59. 83. Stage 4 Stage 3 Low level tonic activity. None. Delta activity (2/sec or less), high amplitude(> 75 µV). 20%-50% of epoch. Maximum in central. Sleep spindles may be seen. Low level tonic activity. None. Delta activity with high amplitude(> 75 µV) comprising >50% of epoch. Sleep spindles and K complex occur rarely. EMG EOG EEG
  60. 87. Stage REM Tonic: suppression. Phasic: twitches. Phasic: intense REM. Tonic: none or few. Relatively low voltage, mixed frequency saw tooth waves; theta activity; slow alpha. Initial REM period at times contains some low-voltage spindles. EMG EOG EEG
  61. 89. Stages of sleep
  62. 90. Proportion of sleep stages
  63. 91. Sleep stages and age
  64. 92. Sleep terminology Time spent in sleep/ time in bed (Normal >85%) Sleep efficiency (REM+ NREM)- awake time Total sleep time Light off to sleep onset. Latency of sleep onset 3 consecutive epochs of Stage 1 NREM, or first epoch of any other Stage. Sleep onset Total minutes spent in bed. Time in bed End of recording. Light on Start of recording. Lights out Fixed time domain of 30 sec. Epoch
  65. 93. Sleep terminology <ul><li>Movement time (MT): is scored for each epoch in which more than 50% of the epoch is obscured by movement artifacts that make staging impossible. </li></ul><ul><ul><li>1. Must be preceded and followed by epochs of definite EEG sleep. </li></ul></ul><ul><ul><li>2. Distinguish from movement during arousals and during wakefulness. </li></ul></ul><ul><li>Wake percentage: is the percentage of wake period from lights out to lights on. </li></ul><ul><li>REM latency: time from sleep onset to first appearance of REM sleep. </li></ul>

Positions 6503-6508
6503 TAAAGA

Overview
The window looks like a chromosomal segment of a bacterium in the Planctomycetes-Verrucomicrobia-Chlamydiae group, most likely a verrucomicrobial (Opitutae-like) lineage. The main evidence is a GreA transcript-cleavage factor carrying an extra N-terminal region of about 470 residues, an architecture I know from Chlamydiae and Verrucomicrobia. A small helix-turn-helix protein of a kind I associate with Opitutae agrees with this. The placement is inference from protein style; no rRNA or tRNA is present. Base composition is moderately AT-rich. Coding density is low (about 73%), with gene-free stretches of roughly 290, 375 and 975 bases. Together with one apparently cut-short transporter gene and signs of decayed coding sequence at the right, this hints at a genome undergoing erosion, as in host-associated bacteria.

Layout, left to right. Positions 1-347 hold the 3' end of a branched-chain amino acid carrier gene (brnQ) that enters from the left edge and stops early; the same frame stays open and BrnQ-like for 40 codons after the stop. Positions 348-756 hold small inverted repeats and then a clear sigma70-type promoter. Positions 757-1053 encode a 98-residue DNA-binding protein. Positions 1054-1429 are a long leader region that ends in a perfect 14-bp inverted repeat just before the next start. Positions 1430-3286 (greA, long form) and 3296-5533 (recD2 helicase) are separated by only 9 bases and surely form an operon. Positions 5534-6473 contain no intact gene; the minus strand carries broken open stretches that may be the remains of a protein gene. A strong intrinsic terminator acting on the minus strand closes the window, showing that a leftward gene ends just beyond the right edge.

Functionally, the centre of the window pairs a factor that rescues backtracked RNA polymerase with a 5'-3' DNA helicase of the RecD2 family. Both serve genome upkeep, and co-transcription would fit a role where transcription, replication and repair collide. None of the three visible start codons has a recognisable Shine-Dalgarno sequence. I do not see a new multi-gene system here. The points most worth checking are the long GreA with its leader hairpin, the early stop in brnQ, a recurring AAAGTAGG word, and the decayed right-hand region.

66. 94. <ul><li>Arousal: </li></ul><ul><li>Differs from awakening. </li></ul><ul><li>EEG frequency shift lasting >3 sec (alpha,theta or beta) preceded by > 10 sec of continuous sleep. </li></ul><ul><li>REM sleep: arousal requires increased chin EMG activity. </li></ul><ul><li>May or may not be associated with body movements or respiratory events. </li></ul><ul><li>More than 10-15/hr is abnormal. </li></ul><ul><li>Microarousals: </li></ul><ul><li>Consist of brief arousals typically lasting 5 to 10 seconds. </li></ul><ul><li>No change of sleep stage. </li></ul><ul><li>Increased day time somnolence. </li></ul>